The Believer, the lit crit and human interest rag spun off the pop-indie McSweeney's franchise, has an interesting profile of Arch Oboler: Skinning the Americans, by the wonderfully named Jason Boog. Clickee the link to get the teaser intro.
From 1936 to 1943, Oboler (on the left in the pic above) wrote and produced radio horror programs for the program Lights Out. While his name is no longer common currency among horror fans, no less a fright-figure than Stephen King called Oboler the "prime auteur" of radio horror. To get an idea of the sort of punch Oboler's radio dramas had, let me quote a bit of the article:
In the course of his research, [Kurt] Kuersteiner [radio historian and host of an online guide to radio horror shows] met a World War II vet who recalled listening to one of Oboler's most famous episodes during basic training . . . "It had just ended, late at night," Kuersteiner told me. "Just then, the power went on the base and the whole barracks freaked out. These weren't housewives reacting to War of the Worlds. These were battle-trained soldiers panicking when the power went down. It goes to show you how Oboler had the pulse of America back then.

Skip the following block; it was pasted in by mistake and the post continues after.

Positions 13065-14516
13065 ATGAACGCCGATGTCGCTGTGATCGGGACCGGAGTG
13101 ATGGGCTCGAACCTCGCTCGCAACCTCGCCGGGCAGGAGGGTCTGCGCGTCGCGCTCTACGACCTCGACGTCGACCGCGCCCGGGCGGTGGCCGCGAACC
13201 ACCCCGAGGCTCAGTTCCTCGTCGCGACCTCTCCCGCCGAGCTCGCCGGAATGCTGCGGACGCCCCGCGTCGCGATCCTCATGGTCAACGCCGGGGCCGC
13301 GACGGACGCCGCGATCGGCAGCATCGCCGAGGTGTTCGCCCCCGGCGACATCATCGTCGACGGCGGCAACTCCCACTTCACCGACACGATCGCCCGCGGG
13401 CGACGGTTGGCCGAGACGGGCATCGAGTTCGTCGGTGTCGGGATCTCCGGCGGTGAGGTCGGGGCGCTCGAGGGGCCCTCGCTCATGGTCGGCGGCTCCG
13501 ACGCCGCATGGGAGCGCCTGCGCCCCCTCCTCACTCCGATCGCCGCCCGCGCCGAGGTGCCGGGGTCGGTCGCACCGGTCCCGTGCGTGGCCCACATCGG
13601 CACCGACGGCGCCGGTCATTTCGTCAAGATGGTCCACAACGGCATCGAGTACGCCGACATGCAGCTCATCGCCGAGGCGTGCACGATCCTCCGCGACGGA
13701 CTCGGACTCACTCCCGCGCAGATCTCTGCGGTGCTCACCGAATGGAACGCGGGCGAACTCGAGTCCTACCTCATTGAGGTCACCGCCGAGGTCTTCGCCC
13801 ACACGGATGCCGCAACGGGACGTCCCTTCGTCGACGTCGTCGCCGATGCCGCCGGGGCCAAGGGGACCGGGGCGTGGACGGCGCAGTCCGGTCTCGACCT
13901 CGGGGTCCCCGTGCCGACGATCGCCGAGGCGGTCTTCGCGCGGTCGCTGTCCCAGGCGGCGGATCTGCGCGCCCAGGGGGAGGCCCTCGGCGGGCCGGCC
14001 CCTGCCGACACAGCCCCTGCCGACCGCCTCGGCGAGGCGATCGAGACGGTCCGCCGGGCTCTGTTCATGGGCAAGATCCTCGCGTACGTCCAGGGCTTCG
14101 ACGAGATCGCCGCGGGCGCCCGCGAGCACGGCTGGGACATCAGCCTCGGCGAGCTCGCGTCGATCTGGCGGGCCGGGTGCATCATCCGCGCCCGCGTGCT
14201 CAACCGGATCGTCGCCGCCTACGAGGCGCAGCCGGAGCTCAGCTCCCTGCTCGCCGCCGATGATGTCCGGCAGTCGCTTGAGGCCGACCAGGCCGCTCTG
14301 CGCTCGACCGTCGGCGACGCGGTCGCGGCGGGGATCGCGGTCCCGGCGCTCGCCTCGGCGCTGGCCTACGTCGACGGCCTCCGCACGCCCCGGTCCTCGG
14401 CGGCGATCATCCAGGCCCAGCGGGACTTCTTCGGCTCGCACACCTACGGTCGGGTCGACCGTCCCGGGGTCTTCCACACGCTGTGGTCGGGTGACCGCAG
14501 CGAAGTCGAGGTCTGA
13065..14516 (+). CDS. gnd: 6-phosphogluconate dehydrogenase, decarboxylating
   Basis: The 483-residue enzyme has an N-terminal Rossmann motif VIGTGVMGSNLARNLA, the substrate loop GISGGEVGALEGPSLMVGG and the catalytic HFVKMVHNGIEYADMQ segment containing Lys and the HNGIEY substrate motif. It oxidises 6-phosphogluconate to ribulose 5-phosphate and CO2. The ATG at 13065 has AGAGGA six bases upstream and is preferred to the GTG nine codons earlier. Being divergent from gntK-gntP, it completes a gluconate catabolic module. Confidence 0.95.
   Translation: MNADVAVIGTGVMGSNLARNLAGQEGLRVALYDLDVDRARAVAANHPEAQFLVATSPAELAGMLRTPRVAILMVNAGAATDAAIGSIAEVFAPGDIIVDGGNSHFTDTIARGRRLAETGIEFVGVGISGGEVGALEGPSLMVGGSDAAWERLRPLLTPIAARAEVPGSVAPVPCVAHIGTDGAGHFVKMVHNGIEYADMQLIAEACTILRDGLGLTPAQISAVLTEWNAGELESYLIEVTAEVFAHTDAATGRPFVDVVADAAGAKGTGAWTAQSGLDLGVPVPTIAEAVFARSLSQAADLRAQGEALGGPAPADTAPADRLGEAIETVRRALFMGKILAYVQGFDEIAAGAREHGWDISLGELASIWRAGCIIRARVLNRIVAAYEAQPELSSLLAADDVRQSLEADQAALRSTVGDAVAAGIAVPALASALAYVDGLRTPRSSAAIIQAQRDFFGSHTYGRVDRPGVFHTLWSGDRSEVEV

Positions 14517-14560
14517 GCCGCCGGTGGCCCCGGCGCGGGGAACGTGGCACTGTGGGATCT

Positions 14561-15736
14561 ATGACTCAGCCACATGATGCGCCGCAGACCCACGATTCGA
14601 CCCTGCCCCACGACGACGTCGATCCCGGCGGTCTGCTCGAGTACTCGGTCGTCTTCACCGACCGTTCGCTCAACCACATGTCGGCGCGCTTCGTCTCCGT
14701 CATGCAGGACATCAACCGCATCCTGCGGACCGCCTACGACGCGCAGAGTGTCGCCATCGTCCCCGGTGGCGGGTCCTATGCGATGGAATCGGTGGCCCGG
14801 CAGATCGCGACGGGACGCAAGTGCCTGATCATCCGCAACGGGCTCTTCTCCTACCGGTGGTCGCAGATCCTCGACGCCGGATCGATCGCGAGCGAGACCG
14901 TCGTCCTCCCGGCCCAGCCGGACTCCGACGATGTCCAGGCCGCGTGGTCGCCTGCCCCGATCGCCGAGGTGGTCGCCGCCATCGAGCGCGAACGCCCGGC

Oboler tried to make the jump to film after television killed off the radio drama, but he never really made it. He helmed such forgettable oddities as Bwana Devil, a great white hunter pic that was the first 3-D feature film.
Through a comparison of Oboler's plots and scenes in modern horror flicks, especially the works of the so-called Splat Pack, Boog tries to make a case that Oboler is the father of that unique brand of extreme horror. I don't know if I buy all that Boog's selling, but he's done a great service in bringing Oboler's neglected work to light.
To hear some of Oboler's plays, check out Kuersteiner's wonderful site.